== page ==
As shown in FIGS. 4B-4E, the implanted stent 102 may span the renal arteries 60, 62. The stent 102 may have a generally open configuration with relatively few branches or linkages so as to permit blood flow through the stent 102 into the arteries. In other embodiments, the stent 102 may be positioned below the renal arteries 60, 62. In certain of such embodiments, the stent 102 may have a more closed configuration, which may have a relatively larger number of branches 112.
  • [0051]
    The graft 104 can comprise any suitable material and can have any suitable arrangement. For example, in some embodiments, the graft 104 comprises a cloth, fabric, or fabric-like material, which may comprise a woven material in some embodiments or a more uniform sheet of material in others. In some embodiments, the graft 104 may also be referred to as a sock. The graft 104 may have little inherent structural integrity such that its shape or configuration may readily change when forces are applied thereto. For example, the graft 104 may be less rigid than the stent 102, and may be expanded by the flow of blood through a lumen defined thereby. However, although the graft 104 may be flexible and compliant, in some embodiments, the graft 104 may be configured to maintain a natural state, or to resist being expanded beyond a natural or uncompressed state. For example, the graft 104 may readily be transitioned from a natural state (e.g., FIG. 2) to a packaged state (e.g., FIG. 3) in any suitable manner, such as by folding, rolling, or any other suitable compression technique. Deployment of the graft 104 within a vessel can transition the graft 104 from the packaged state to the natural state, but substantially no further. For example, pressure provided by blood flowing through a lumen defined by the graft 104 may not expand the graft 104, or may not substantially expand the graft 104, beyond its natural state.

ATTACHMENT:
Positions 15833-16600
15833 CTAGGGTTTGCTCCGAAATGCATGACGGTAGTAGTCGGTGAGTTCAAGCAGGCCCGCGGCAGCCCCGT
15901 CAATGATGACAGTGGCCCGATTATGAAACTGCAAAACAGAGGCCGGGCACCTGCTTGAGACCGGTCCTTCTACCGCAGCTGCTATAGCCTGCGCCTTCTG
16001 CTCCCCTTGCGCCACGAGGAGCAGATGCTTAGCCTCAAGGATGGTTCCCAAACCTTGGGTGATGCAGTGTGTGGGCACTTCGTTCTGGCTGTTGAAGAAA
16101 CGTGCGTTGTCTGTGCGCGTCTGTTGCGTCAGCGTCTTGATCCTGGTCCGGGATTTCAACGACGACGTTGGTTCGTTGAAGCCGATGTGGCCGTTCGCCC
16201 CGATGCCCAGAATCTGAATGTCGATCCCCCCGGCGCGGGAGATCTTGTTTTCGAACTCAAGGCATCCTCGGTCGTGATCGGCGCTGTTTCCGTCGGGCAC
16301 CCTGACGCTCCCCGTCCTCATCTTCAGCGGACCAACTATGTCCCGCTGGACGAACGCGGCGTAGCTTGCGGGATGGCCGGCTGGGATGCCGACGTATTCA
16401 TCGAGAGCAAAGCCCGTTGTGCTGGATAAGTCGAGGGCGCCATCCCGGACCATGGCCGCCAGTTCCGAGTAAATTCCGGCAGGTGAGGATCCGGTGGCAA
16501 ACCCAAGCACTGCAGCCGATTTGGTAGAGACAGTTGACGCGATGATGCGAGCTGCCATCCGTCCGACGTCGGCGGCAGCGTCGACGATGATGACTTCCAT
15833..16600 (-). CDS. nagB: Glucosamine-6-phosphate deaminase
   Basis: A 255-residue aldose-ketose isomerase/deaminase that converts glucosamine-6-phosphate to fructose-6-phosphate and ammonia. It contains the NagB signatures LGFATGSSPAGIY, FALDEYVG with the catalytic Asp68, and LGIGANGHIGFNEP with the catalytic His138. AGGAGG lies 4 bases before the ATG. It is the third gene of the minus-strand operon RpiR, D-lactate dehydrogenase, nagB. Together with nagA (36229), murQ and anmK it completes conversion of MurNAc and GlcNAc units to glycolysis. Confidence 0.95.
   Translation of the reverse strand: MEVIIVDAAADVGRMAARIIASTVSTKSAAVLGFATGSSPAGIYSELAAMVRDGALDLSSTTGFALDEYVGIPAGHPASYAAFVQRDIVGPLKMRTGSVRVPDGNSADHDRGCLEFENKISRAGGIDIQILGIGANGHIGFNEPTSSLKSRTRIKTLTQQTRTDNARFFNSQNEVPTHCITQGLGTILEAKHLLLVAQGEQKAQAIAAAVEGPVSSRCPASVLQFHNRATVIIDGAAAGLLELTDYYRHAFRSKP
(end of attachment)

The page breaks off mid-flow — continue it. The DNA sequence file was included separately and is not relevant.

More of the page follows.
• [0052]
    In the illustrated embodiment, the graft 104 includes a flexible or compliant tube that comprises one or more of polytetrafluoroethylene (e.g., Teflon®), polyester (e.g., Dacron®), and urethane. The graft 104 can be configured to transition from the constricted or packaged state to the expanded, natural, or uncompressed state in any suitable manner. In many embodiments, the graft 104 may be folded or bunched when in the constricted state. The graft 104, which may not be formed from shape-memory materials, may be assisted into the expanded state in many embodiments via one or more of the stents 102, 103 and/or an inflation assembly (e.g., a balloon system).